Tuesday, October 31, 2006

All Saints Eve

The doorbell rang. “Trick or treat?” yelled two little seven year olds dressed as witches. I feigned horror at their ugliness, I think I might have said something about them being smelly, adding various little insults, rather enjoying myself. “What’s the trick?” I asked.
“We will put a spell on you.” They said.
I said, “I’ll sprinkle you with Holy Water and you’ll disappear.”
“We will come back as ghosts and haunt you”, they said.
I didn’t say, “Well if that is want you want then you will go to hell for all eternity.” I was tempted, but then I thought “child protection”. So I just said, “That can’t happen because I will pray for your soul”.
Anyhow I eventually went and found two plastic Rosaries, I think they thought they were necklaces, we said a Hail Mary and they left saying something about sweets or money.
I, being a party pooper, phoned their mum, who lives around the corner to ask if she thought they would be safe door knocking after dark.

Hallow’een is a pretty new phenomena in the South East of England, one of those vulgar North American bits of culture. A friend of mine disapproves of it so much he organises a party where children and helpers come as saints and angels. It is perhaps another sign of the disappearance of religion, I am sure that those who do “Hallows even” know very little or nothing about “All Hallows day”.

My home schooling American friends, live in an area where Halloween is big, preparation for it seems to go on for weeks, they use it to talk about the intercession of the saints, the power of Christ to overcome evil, the use of Holy Water. Rob jnr apparently had a plan to fill his super seismic mega water pistol with Holy Water and “blast those evil kids”, a bit over the top, maybe a bit American, in England we might worried. Instead his parents suggest that what the family might do is put statues and pictures of the saints in all the windows with candles around them. The children paint pictures of their patron saints on tracing paper to put up as stained glass. The pumpkin lantern, rather than having a ghoulish face has crosses cut in it and will stay throughout November for the Holy Souls, for their friends who come calling there are Miraculous Medals on tasteful cords, and apple bobbing, which has a bit of baptismal catechesis and there are cruciform cookies.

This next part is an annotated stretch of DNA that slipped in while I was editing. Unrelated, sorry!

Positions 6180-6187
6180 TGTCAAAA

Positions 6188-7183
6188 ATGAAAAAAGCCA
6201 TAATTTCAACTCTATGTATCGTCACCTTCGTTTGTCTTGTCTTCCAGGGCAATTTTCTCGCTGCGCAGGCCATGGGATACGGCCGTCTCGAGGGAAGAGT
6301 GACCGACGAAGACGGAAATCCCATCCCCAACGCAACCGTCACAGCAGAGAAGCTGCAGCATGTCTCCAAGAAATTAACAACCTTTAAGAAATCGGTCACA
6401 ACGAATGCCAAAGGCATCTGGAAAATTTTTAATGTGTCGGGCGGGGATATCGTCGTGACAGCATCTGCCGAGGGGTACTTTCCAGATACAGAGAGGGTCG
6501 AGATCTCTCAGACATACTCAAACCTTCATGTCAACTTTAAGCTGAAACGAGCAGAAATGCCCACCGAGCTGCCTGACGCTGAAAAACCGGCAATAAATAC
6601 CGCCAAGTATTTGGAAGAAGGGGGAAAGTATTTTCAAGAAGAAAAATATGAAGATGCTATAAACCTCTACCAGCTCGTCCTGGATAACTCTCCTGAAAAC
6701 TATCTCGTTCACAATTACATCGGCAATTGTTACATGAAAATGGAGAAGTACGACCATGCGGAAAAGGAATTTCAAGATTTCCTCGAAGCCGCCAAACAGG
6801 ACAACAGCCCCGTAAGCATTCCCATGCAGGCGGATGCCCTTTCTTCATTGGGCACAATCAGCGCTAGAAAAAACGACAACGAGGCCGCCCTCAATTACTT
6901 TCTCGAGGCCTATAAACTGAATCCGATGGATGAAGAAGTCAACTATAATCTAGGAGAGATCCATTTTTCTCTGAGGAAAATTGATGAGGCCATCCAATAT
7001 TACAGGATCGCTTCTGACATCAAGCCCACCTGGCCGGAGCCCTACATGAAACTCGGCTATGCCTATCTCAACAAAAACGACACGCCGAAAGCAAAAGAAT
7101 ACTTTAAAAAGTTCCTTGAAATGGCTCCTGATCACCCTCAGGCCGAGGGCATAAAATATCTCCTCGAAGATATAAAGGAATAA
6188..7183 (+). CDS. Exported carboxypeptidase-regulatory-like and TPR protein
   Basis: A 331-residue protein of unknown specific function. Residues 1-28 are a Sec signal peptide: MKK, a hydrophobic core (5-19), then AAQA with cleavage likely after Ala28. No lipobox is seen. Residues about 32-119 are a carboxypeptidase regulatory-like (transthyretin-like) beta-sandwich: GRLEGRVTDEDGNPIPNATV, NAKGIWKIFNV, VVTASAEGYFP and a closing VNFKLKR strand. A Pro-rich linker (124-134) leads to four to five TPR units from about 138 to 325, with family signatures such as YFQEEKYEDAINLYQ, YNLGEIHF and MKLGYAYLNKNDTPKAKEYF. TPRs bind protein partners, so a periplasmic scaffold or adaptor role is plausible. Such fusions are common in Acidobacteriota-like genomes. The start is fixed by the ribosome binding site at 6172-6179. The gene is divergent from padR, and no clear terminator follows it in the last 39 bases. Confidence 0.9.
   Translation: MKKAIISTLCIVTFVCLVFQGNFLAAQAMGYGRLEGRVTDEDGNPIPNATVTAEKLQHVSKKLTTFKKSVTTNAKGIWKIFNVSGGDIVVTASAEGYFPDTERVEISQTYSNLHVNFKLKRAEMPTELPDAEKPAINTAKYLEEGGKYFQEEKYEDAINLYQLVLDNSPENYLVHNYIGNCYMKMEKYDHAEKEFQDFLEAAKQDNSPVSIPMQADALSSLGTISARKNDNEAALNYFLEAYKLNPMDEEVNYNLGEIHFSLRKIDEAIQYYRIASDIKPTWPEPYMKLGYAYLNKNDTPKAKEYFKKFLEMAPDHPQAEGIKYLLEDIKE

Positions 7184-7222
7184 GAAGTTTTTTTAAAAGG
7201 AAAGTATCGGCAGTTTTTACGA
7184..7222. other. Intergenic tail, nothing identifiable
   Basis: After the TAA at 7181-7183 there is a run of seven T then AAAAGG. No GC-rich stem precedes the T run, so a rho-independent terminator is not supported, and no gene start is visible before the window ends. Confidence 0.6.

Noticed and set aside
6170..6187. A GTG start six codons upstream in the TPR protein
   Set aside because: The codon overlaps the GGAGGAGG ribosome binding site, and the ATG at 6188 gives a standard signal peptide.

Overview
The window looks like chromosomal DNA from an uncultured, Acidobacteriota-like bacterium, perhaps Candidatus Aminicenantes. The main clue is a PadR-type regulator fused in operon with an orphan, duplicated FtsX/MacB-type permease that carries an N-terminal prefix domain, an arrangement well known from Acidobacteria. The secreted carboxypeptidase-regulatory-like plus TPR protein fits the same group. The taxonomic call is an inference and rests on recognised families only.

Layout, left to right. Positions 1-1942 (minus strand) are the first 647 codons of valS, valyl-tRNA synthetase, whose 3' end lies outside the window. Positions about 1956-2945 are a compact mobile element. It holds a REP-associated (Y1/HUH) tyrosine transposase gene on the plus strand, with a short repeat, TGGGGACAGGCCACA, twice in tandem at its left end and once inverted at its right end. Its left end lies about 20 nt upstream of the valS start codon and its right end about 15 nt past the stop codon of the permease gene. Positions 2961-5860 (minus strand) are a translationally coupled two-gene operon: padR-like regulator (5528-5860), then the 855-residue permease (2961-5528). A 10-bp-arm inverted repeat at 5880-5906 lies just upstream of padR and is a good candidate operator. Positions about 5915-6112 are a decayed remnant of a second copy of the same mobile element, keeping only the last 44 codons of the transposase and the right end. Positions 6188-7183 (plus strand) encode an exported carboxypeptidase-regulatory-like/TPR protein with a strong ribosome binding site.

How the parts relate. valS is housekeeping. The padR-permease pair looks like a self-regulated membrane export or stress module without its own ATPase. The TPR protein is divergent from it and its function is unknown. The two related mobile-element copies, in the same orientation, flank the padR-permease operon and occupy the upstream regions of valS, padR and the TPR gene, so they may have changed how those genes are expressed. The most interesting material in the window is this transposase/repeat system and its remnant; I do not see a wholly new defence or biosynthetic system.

2 comments:

Word Imp said...

Thanks for your interesting comments about Hallowe'en. Here in New Zealand it's not very big but commercially has started to become so. Our children enjoy the part about dressing up, so I let them. Tonight my son was Marge Simpson from The Simpsons (I have a blue tall wig) and my daughter had a monster mask and a cape as well as an owl on a stick. They visited two neighbours and got lollies. We then drove to see my mum who likes to see their costumes. On the way, stopped in to see the school principal who said she didn't approve of Hallowe'en but would give the children a few lollies anyway since she knew them. At my friend's house, after that, they had a sign on the door written by her son "No trickle treaters". My son came back and relayed the message. As we were leaving, they saw it was us and rushed out to see the costumes, had a laugh and gave the chn chocolate. My friend said she's against it because "we bring our children up to be wary of taking lollies from strangers. Then suddenly we're saying on this one night of the year you can go to visit strangers and ask for lollies". I agree, that is weird. For me, it's half an hour of fun dressing up and getting a few lollies once a year. I understand the moral and religious stance against it, and definitely don't suggest the chn participate. However, if they want to dress up, organise it themselves and only go with me to people they know, I feel okay about it for now. But I'm glad I don't live in the US where it's so infused into the culture for some reason. Just thought I'd share that with you. I liked the way you coped with your "trickle treaters!"

Clare Jane said...

We used to make cookies our of stiff shortbread pstry and press St Benedict medals into them.